“The Hello Girls” by Elizabeth Cobbs tells the story of the women who worked for the U.S. Army Signal Corps during and after World War One. Photo from NPR.

Book Review: Elizabeth Cobbs’ ‘The Hello Girls’

The year 2020 may seem a distant date on our already worn agenda, but for most it marks a very special celebratory year: the 100-year anniversary of the historic 19th Amendment. This milestone of democracy gave women the constitutional right to vote and created a catalyst for change that is still being felt today. All of us, no matter what our background, are affected by this momentous date in U.S. history and it is a perfect time for us to take time out of our busy day and begin to fully appreciate this 72-year fight. 

While I would love to write a whole book on the intricate details of this historic event, I instead encourage you all to read a book that changed my life and, in some ways, made me feel more even more in touch with the history that surrounds us all. “The Hello Girls” by Elizabeth Cobbs is a breathtaking account of the 223 women who joined the U.S. Army Signal Corps and travelled across the Atlantic Ocean and manned the telephone switchboards near and on the front lines in France during and after the First World War.

Cobbs, the author of the novel, as well as another recently-published novel titled “The Tubman Command,” expertly weaves the story between the suffragettes at home and the Hello Girls abroad. She argues that by representing the U.S. on a different, wartorn continent with fortitude, bravery and honor, they were able to translate the frustrated voices of the suffrage movement into action. The Hello Girls proved to themselves and to their country that the women standing in protest outside the White House, or marching in parades, had just as much of a right to suffrage as the women sitting in front of the telephone switchboards over in France. Both were fighting for the same cause whether they knew it or not and without the sacrifice of both fronts- the domestic and the political- we may not be celebrating the centennial of women’s suffrage.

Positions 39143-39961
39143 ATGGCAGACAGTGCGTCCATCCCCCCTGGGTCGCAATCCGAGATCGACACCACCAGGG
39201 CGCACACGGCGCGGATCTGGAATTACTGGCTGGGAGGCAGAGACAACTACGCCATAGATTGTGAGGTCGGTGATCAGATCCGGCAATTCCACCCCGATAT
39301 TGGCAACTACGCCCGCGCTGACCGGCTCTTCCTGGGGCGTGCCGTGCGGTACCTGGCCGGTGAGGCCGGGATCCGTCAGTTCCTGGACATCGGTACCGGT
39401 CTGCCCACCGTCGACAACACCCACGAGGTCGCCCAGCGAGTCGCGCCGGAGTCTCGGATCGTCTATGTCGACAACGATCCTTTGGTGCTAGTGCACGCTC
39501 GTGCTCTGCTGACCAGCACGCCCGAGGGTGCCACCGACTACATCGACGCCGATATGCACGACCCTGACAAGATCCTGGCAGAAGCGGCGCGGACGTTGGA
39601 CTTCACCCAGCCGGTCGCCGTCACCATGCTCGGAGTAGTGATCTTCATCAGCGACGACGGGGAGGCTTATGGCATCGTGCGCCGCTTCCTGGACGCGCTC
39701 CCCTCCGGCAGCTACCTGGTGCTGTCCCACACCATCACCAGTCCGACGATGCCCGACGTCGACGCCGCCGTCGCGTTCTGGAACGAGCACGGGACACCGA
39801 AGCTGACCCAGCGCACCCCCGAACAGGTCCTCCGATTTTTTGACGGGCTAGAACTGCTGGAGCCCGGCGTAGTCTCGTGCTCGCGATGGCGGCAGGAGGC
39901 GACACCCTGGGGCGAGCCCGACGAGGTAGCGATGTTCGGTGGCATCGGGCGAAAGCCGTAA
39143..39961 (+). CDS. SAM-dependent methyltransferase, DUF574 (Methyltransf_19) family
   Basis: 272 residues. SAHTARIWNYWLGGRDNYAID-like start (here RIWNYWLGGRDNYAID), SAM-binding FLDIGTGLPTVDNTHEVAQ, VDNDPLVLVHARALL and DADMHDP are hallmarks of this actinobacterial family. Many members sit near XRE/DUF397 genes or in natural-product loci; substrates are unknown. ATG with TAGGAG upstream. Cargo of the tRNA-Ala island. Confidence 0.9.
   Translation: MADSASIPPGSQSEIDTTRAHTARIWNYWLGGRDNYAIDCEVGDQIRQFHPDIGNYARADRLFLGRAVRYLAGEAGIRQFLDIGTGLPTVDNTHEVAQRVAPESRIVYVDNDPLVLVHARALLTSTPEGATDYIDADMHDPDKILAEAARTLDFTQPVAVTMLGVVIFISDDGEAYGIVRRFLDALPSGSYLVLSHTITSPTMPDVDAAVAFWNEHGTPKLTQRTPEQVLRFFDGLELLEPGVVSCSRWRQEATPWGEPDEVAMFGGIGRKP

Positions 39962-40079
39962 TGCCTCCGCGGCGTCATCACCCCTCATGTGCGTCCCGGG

After the war ended with the Allied victory, the Hello Girls returned home to America, viewed by some as war heroes and by others as just women in unconventional uniforms. What we remember today when we read their story is the compromise those 233 women made when they left the safety of their home lives and crossed the U-boat waters of the Atlantic to send and spread the words “over there.”  They risked their lives to prove that women were worthy of the vote, because they could do work that had been once reserved for men only, and do it well. They could represent their country on the ground, during wartime. The story of the Hello Girls should never be forgotten. Their service, and the compromise therein, is a shining beacon of the power of sacrifice and selfless accomplishment. Their lesser known story sheds a unique light on the well-known saga of the march to women’s suffrage in the United States. “The Hello Girls” by Cobbs should be on everyone’s bucket list to read before the 19th Amendment says hello to a new century.

As perfectly summarized in The New Yorker,“This engaging history crackles with admiration for the women who served in the U.S. Army Signal Corps during the First World War, becoming the country’s first female soldiers.”